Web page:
The U.S. Federal Trade Commission (FTC) informed companies that they could face legal action if their customers are impacted by an attack that involves exploitation of the recent Log4j vulnerabilities.
The FTC used Equifax as an example. The credit reporting agency suffered a massive data breach in 2017 after it failed to patch an Apache Struts vulnerability that had been exploited in the wild. The incident impacted over 140 million people and the FTC and other government agencies at the time filed complaints that resulted in Equifax paying hundreds of millions of dollars as part of a settlement.
Several vulnerabilities have been discovered in the Log4j logging utility since early December, but the most important of them is CVE-2021-44228, which has been dubbed Log4Shell. Log4Shell has been exploited in many attacks by cybercriminals and state-sponsored threat actors.
Microsoft said this week that Log4j exploitation attempts, and testing have remained high during the last weeks of December. We have observed many existing attackers adding exploits of these vulnerabilities in their existing malware kits and tactics, from coin miners to hands-on-keyboard attacks. Organizations may not realize their environments may already be compromised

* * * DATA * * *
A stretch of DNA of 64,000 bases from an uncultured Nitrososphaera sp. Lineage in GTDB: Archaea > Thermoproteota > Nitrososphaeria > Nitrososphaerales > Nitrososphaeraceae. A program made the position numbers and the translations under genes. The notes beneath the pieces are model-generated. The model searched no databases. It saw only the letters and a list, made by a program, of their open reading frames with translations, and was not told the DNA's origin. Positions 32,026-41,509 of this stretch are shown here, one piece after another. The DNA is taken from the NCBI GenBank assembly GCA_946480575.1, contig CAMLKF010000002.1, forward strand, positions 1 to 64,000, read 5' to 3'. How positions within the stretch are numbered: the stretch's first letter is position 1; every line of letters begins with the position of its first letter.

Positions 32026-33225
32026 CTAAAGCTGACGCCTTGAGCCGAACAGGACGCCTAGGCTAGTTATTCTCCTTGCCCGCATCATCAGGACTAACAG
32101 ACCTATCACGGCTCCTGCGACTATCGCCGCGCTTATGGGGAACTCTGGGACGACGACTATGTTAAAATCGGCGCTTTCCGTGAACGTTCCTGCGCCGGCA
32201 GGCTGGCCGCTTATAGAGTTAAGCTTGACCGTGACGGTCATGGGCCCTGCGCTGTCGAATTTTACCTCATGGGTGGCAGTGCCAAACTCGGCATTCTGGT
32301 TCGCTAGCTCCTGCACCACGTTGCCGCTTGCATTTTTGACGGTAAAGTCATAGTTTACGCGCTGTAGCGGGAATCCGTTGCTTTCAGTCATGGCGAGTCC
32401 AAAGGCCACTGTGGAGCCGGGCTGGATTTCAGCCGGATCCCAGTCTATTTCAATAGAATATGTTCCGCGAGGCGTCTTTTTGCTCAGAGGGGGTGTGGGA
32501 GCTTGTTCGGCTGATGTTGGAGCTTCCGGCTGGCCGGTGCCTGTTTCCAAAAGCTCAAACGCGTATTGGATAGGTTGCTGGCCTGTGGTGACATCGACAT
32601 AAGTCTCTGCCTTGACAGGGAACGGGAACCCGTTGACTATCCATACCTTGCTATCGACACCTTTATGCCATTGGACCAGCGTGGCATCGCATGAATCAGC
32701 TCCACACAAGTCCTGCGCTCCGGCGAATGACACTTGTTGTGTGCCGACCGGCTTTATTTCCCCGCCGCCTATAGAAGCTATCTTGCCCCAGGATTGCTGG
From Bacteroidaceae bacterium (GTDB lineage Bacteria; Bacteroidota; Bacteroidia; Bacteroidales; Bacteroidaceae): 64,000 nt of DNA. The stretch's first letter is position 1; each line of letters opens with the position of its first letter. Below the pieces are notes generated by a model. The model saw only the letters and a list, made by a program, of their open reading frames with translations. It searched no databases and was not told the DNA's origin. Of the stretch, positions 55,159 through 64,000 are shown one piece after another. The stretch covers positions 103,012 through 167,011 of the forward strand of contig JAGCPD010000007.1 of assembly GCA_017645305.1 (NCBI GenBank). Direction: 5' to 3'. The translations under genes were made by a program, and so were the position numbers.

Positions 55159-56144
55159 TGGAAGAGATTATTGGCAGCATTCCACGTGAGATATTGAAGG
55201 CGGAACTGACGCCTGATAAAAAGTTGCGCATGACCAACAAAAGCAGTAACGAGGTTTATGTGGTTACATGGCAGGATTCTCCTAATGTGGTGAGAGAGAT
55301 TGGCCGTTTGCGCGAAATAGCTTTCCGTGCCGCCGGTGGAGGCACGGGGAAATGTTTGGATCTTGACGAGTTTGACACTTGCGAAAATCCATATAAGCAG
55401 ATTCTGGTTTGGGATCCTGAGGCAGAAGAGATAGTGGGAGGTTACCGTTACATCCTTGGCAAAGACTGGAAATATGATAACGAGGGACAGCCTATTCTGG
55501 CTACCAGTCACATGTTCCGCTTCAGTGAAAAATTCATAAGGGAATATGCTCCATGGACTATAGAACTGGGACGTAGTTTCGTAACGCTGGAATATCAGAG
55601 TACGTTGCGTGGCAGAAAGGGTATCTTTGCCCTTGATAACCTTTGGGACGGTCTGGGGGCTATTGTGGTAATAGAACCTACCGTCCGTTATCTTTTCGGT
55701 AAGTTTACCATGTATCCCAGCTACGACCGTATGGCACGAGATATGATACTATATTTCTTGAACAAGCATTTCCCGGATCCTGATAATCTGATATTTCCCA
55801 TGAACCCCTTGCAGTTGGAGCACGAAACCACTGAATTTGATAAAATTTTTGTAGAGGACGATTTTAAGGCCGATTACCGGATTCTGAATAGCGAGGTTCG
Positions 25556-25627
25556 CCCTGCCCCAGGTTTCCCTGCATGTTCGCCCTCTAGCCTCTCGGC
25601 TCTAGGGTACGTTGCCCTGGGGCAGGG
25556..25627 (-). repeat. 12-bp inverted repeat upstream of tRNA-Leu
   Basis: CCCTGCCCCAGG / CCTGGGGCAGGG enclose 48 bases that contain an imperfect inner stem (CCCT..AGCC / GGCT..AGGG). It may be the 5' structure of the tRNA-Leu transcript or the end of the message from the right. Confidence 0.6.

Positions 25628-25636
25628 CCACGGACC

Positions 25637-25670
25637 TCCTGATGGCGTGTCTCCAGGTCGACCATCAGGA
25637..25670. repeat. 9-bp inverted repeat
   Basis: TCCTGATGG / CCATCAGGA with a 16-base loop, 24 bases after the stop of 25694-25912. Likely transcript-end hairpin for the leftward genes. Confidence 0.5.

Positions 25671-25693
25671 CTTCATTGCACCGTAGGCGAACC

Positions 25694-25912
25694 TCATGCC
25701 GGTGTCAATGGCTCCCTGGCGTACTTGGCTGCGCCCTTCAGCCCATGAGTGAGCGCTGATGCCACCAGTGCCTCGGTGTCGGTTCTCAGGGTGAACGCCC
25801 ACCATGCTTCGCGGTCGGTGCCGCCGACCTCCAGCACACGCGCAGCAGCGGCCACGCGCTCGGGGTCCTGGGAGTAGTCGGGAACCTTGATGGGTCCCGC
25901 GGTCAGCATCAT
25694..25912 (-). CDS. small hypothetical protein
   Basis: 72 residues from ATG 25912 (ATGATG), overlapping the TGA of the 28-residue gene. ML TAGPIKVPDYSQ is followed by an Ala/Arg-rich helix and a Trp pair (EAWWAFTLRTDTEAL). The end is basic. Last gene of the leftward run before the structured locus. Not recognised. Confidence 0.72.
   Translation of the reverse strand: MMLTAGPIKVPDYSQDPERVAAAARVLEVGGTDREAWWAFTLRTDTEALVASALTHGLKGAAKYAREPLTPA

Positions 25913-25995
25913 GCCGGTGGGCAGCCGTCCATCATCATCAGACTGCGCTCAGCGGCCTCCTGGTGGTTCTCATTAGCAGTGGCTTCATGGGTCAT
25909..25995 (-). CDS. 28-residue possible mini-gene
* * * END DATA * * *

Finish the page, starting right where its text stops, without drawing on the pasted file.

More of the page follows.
At this juncture, customers should assume broad availability of exploit code and scanning capabilities to be a real and present danger to their environments. Due to the many software and services that are impacted and given the pace of updates, this is expected to have a long tail for remediation, requiring ongoing, sustainable vigilance.
Log4j is widely used, but many organizations might not even know that they are using it. JFrog has conducted an analysis of Java packages hosted in the Maven Central repository and identified thousands of packages containing the vulnerable library as a direct or transitive dependency, as well as hundreds of packages that directly include Log4j code.